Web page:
Korean engineers have developed an algorithm that allows smartphones to recognize objects just by touching them. After training the algorithm, its accuracy was up to 99.7 percent with some objects, according to the work, which will be presented at the CHI 2018 conference.
There are several methods for smartphones to interact with physical objects. For example, objects can be placed Bluetooth or NFC. There are also applications that use artificial vision to recognize objects through a smartphone camera, for example, Google Lens. But for this, the camera must be aimed specifically at the object, and the room must be clear enough.
A group of engineers led by Sung-Ju Lee of the Korean Institute of Advanced Technology (KAIST) chose a different approach: the developers decided to use the touch or hit of a smartphone on the object to recognize it. Any smartphone is equipped with several sensors. The engineers chose three of them, which record the effects that arise in a collision: a microphone, an accelerometer and a gyroscope. When a collision occurs, the microphone registers the sound that is created, unique to each material, and the accelerometer and the gyroscope record data about the movement and rotation of the smartphone.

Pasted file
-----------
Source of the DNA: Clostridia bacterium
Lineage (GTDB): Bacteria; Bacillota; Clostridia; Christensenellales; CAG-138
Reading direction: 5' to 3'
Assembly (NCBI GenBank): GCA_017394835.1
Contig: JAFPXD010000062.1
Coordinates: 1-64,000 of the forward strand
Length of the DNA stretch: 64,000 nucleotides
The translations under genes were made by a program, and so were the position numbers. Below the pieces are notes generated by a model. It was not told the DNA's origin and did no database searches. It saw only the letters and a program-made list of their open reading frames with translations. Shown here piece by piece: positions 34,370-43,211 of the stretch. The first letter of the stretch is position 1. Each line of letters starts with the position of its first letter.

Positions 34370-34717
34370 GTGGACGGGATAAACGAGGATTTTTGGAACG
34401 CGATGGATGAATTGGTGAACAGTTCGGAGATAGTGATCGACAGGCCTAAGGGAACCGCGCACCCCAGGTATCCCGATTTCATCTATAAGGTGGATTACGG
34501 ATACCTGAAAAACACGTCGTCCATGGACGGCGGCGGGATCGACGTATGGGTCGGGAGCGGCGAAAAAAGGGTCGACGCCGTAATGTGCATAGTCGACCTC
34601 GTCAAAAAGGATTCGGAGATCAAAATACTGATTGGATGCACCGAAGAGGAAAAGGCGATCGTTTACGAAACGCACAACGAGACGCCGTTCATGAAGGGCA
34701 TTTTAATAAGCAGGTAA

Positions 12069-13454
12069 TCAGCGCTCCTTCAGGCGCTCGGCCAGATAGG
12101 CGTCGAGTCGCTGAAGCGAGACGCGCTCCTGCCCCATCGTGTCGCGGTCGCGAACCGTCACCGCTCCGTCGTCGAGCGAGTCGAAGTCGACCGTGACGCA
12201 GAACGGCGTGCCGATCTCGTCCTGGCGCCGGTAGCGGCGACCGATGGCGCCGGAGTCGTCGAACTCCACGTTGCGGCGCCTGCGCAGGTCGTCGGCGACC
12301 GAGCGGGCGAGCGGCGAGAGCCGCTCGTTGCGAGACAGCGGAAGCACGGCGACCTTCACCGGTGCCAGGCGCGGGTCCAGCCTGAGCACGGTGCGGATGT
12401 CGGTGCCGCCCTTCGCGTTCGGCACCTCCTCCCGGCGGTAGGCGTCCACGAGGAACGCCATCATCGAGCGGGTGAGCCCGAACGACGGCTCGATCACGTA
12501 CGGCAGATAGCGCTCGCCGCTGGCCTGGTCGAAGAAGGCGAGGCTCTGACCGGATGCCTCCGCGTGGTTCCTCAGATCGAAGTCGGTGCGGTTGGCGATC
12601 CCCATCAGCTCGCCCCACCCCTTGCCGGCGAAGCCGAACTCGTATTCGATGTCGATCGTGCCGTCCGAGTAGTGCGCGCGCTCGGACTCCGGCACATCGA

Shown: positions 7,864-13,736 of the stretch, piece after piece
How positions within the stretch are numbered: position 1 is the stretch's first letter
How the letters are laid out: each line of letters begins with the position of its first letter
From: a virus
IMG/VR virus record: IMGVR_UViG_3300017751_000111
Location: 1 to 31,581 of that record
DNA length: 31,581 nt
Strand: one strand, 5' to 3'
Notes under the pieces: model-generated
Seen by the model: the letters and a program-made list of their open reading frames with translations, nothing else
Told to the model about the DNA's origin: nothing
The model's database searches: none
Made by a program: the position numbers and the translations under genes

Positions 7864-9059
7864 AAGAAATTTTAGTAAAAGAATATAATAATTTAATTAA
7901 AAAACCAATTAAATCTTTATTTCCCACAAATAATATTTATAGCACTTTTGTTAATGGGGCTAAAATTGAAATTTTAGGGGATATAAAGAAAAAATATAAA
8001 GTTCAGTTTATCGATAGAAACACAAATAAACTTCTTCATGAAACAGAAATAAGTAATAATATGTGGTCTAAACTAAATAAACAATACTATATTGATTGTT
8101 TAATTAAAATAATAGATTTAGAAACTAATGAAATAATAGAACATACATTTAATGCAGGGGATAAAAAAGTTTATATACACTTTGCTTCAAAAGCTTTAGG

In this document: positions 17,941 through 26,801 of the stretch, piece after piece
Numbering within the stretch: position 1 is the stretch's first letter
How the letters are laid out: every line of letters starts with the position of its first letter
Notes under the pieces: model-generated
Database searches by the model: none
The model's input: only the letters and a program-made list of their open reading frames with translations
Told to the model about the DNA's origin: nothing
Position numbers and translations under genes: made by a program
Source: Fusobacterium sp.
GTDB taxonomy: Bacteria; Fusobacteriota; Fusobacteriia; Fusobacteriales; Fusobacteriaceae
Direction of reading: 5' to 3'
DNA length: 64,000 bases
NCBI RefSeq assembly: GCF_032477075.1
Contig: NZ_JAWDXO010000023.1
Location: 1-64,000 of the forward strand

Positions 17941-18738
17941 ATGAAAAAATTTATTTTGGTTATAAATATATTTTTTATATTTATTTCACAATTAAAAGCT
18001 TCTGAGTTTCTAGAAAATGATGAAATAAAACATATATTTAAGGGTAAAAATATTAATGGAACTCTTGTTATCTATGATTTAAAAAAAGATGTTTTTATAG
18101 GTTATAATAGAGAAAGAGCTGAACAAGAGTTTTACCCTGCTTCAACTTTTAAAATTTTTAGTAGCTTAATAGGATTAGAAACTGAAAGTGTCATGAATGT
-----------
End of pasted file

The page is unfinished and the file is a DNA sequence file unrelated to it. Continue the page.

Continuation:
For the application to distinguish the objects, the developers used the Weka machine learning package classifier. After training the algorithm, the developers tested their effectiveness on 15 volunteers and 14 objects: an aluminum can, a book, etc. The authors decided to make sure that the application will work not only in the laboratory, and they did two tests with each volunteer, one of which was in a noisy environment. Participants were asked to hit the smartphone 50 times on each object, after which this data was collected and analyzed.
It turned out that the application works very accurately; for some objects, the accuracy was 99.7 percent, and the lowest value was 94 percent. In addition, the noise had little effect on the recognition accuracy. Engineers invented domestic applications for the application. For example, a user can touch a product in the store with a smartphone and it will be automatically added to the shopping cart of the online store for later ordering. In the video you can see many other examples:
Last year, researchers from the University of Washington (USA) developed a mobile application that, with a smartphone camera, analyzes the reaction of the pupils to bright light, and determines whether the patient has had a serious injury in the brain. For the lighting to be uniform, the engineers used a 3D printed box, which resembles, by its measurements, a virtual reality headset (VR). The website of the university publishes the description of the invention.